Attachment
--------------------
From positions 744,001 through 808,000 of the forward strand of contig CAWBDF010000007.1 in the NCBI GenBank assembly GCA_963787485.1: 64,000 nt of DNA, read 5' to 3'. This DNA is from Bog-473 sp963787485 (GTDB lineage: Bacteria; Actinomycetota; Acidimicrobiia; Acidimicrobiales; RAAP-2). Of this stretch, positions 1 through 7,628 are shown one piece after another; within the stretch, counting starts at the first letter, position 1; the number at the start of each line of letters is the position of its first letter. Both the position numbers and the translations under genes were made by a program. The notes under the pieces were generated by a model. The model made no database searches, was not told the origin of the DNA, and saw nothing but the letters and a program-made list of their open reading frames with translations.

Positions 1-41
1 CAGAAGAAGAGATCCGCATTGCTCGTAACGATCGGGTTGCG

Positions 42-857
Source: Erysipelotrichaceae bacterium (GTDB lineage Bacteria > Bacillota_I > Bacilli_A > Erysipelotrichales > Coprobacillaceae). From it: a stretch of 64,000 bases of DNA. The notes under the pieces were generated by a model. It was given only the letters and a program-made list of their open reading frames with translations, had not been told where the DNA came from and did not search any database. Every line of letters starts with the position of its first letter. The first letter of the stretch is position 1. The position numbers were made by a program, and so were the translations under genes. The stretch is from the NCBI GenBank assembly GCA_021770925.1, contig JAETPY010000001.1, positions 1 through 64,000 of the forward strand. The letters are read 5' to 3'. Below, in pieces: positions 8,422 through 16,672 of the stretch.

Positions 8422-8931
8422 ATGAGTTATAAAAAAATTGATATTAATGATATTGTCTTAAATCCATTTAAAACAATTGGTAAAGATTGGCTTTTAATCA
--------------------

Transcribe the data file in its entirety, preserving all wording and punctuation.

From positions 744,001 through 808,000 of the forward strand of contig CAWBDF010000007.1 in the NCBI GenBank assembly GCA_963787485.1: 64,000 nt of DNA, read 5' to 3'. This DNA is from Bog-473 sp963787485 (GTDB lineage: Bacteria; Actinomycetota; Acidimicrobiia; Acidimicrobiales; RAAP-2). Of this stretch, positions 1 through 7,628 are shown one piece after another; within the stretch, counting starts at the first letter, position 1; the number at the start of each line of letters is the position of its first letter. Both the position numbers and the translations under genes were made by a program. The notes under the pieces were generated by a model. The model made no database searches, was not told the origin of the DNA, and saw nothing but the letters and a program-made list of their open reading frames with translations.

Positions 1-41
1 CAGAAGAAGAGATCCGCATTGCTCGTAACGATCGGGTTGCG

Positions 42-857
Source: Erysipelotrichaceae bacterium (GTDB lineage Bacteria > Bacillota_I > Bacilli_A > Erysipelotrichales > Coprobacillaceae). From it: a stretch of 64,000 bases of DNA. The notes under the pieces were generated by a model. It was given only the letters and a program-made list of their open reading frames with translations, had not been told where the DNA came from and did not search any database. Every line of letters starts with the position of its first letter. The first letter of the stretch is position 1. The position numbers were made by a program, and so were the translations under genes. The stretch is from the NCBI GenBank assembly GCA_021770925.1, contig JAETPY010000001.1, positions 1 through 64,000 of the forward strand. The letters are read 5' to 3'. Below, in pieces: positions 8,422 through 16,672 of the stretch.

Positions 8422-8931
8422 ATGAGTTATAAAAAAATTGATATTAATGATATTGTCTTAAATCCATTTAAAACAATTGGTAAAGATTGGCTTTTAATCA